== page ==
- Israeli Foreign Minister Avigdor Liberman was not charged with more serious corruption charges
- He has long maintained his innocence
- Allegations date back to before he became foreign minister
Israeli Foreign Minister Avigdor Liberman will be charged with breach of trust and fraud, the country's Ministry of Justice said Thursday.
Liberman will not face more serious corruption charges including money laundering and witness tampering, the ministry said.
There was insufficient evidence for the case that involved such charges, Attorney General Yehuda Weinstein said. That decision closes a case that has spanned more than a decade and allegedly involved hundreds of millions of dollars transferred through foreign businessmen to companies Liberman owned while he was serving as a Knesset member and minister.
He has long denied all the allegations.
"I have always operated according to the law and I have no reason to worry," Liberman said last year.
The case that goes forward, involving lesser charges, is from 2009. Prosecutors said Liberman pushed to get the Israeli Ambassador to Belarus posted to another country after the diplomat allegedly handed over confidential information that included details of a secret police inquiry pertaining to Liberman.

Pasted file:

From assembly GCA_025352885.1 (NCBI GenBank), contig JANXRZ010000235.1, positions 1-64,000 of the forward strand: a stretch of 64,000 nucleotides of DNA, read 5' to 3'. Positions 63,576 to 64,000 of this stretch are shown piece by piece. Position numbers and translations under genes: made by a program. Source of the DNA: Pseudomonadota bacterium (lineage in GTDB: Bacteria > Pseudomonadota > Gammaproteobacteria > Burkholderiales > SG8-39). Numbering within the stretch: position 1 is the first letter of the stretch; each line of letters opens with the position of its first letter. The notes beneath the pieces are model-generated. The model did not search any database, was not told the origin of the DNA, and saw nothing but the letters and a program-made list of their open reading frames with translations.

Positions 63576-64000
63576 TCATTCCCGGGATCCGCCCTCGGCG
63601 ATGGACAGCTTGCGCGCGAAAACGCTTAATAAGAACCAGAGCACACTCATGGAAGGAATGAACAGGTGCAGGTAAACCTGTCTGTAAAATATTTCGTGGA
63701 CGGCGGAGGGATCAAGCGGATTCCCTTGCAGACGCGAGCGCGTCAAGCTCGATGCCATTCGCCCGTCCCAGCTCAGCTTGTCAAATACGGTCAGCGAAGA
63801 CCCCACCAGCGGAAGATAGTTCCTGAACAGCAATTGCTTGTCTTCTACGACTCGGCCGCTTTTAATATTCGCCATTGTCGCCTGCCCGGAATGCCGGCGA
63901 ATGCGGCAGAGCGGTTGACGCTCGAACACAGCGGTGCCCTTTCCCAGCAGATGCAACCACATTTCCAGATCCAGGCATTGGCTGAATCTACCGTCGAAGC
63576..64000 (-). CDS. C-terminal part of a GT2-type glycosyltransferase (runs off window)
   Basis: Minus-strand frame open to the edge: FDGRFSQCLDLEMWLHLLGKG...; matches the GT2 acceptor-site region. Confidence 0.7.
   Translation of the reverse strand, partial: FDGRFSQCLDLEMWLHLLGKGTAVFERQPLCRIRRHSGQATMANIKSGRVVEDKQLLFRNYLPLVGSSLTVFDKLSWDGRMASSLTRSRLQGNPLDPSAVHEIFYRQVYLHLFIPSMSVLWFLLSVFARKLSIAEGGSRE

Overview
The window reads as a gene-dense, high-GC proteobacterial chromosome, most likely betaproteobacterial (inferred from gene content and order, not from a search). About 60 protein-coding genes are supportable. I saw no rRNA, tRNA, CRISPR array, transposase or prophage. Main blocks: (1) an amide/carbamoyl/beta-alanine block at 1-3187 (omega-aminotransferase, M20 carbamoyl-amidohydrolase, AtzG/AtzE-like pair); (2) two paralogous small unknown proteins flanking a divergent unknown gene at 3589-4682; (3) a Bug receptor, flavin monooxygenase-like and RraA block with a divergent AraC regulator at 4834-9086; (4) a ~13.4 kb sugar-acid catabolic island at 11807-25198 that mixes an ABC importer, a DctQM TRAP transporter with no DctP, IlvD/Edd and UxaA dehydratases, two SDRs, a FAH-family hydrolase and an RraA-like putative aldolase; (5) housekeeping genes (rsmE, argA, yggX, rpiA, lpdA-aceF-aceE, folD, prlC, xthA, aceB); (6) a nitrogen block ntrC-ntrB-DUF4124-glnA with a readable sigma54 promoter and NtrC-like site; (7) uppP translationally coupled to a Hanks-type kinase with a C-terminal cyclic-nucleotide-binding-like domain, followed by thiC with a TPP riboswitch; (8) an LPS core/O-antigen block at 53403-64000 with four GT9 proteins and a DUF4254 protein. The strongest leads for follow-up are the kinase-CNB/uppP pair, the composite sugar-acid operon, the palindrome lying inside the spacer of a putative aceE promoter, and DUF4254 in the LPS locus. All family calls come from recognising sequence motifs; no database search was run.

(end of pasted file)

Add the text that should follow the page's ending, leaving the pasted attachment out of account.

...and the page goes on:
"We respect the attorney general's decision and we will study it," Liberman's attorneys said Thursday.
Liberman's party, Yisrael Beiteinu, and Prime Minister Benjamin Netanyahu's party, Likud, have formed a coalition ahead of the January 22 elections. Liberman is a prime candidate for a top spot in the government if the coalition wins a majority in the Knesset, the Israeli parliament -- which seems likely, given recent polls.
Opposition parties pounced on Thursday's news. Yair Lapid, chairman of the Yesh Atid party, issued a statement saying anyone who, according to the attorney general, "has caused material damage to the public and acted in a complete conflict of interests vis-a-vis his public responsibilities cannot continue to serve in the government and represent Israel to the world."
Liberman has faced international criticism for his hard-line stance on Israel's Arab minorities.
His ultra-nationalist party, the second-largest in the governing coalition, is especially popular with immigrants from the former Soviet Union, where Liberman was born and raised.